When nodular treatment is completed, both sides of the treated copper foil are subjected to anti-corrosion treatment with zinc. Examples of zinc plating baths include zinc pyrophosphate plating baths, zinc cyanide plating baths, and zinc sulfate plating baths. For example, when a zinc pyrophosphate bath is employed, plating conditions are as follows: zinc concentration of 5-30 g/l, potassium pyrophosphate concentration of 50-500 g/l, solution temperature of 20-50° C., pH of 9-12, and current density of 0.3-10 A/dm2.

When zinc-nickel anti-corrosion treatment is performed, typical plating conditions are as follows: zinc concentration of 5.0-30.0 g/l, nickel concentration of 0.5-20 g/l, potassium pyrophosphate concentration of 50-500 g/l, solution temperature of 20-50° C., pH of 9-12, and current density of 0.3-10 A/dm2.

When zinc-cobalt anti-corrosion treatment is performed, typical plating conditions are as follows: zinc concentration of 5.0-30.0 g/l, cobalt concentration of 0.5-20 g/l, potassium pyrophosphate concentration of 50-500 g/l, solution temperature of 20-50° C., pH of 9-12, and current density of 0.3-10 A/dm2.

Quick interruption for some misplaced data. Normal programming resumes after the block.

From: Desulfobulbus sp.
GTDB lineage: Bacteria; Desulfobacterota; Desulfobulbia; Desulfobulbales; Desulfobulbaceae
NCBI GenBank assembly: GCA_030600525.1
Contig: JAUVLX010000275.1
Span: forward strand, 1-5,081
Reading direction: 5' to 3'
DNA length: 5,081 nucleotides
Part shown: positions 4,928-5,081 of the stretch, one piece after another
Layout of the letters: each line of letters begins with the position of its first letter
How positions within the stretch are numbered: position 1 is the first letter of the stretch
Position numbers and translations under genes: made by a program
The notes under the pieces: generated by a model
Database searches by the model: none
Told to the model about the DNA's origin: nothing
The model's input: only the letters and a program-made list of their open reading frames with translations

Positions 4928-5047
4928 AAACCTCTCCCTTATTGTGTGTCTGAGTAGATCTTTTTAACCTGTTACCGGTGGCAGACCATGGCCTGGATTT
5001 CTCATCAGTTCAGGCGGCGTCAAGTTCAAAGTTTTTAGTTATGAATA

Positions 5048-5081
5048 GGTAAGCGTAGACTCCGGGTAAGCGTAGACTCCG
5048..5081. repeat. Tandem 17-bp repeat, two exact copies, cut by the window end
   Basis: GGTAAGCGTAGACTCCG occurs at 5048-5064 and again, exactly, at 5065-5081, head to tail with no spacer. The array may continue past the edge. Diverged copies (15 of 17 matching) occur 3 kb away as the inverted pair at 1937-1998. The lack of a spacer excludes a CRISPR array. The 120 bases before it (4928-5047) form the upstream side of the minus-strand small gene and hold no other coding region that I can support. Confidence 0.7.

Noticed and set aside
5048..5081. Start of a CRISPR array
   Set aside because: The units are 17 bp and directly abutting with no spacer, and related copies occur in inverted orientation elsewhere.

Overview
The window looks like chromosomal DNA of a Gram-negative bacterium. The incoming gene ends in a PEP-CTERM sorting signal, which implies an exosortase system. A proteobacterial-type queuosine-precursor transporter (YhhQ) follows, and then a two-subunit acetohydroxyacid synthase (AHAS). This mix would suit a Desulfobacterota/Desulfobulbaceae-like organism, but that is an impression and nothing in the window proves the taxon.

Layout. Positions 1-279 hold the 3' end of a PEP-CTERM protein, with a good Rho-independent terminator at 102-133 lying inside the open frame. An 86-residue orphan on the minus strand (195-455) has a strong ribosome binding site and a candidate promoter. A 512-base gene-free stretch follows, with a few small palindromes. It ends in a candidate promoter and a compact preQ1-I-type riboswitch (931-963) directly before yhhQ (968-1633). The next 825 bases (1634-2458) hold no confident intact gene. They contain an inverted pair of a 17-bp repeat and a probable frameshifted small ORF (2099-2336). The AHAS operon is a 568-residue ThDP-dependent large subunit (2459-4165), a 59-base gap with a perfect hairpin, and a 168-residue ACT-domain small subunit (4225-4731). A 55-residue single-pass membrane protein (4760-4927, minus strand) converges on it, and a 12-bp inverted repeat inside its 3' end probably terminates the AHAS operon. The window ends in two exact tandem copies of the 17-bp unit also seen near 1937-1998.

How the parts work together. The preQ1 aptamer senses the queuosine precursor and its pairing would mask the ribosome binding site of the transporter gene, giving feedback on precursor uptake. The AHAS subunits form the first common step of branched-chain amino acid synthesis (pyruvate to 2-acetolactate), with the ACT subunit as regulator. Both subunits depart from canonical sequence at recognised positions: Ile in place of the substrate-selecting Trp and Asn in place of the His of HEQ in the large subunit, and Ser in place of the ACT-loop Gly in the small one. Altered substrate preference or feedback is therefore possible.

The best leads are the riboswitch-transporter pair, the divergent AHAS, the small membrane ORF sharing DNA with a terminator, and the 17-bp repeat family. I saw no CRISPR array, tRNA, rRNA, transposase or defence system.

Typical conditions of formation of an electrodeposited chromate layer on the zinc or zinc alloy layer are as follows: chromic acid concentration of 0.3-10 g/l, pH of 10-12.5, solution temperature of 25-40° C., and current density of 0.3-10 A/dm2.

Immediately after completion of formation of the electrodeposited chromate layer; i.e., before the copper foil becomes dry, adsorption of a silane coupling agent is performed, to thereby form a silane coupling agent layer. No particular limitation is imposed on the method for forming the silane coupling agent layer, and methods such as immersion, showering, and spraying may be adopted. Any method may be employed in accordance with production steps, so long as the method can bring the copper foil into contact with a solution containing the silane coupling agent in the most uniform state.

Any silane coupling agent selected from among olefin-group-substituted silanes, epoxy-group-substituted silanes, acrylic-group-substituted silanes, amino-group-substituted silanes, and mercapto-group-substituted silanes can be employed. These silane coupling agents have been already confirmed to exhibit no effect on an etching step and the performance of produced printed wiring boards.

More specifically, coupling agents employed for glass cloth treatment contained in a prepreg for producing printed wiring boards can also be used. Examples of such coupling agents include vinyltrimethoxysilane, vinylphenyltrimethoxysilane, γ-methacryloxypropyltrimethoxysilane, γ-glycidoxypropyltrimethoxysilane, 4-glycidylbutyltrimethoxysilane, γ-aminopropyltriethoxysilane, N-β-(aminoethyl)-γ-aminopropyltrimethoxysilane, N-3-(4-(3-aminopropoxy)butoxy)propyl-3-aminopropyltrimethoxysilane, imidazolylsilane, triazinylsilane, and γ-mercaptopropyltrimethoxysilane.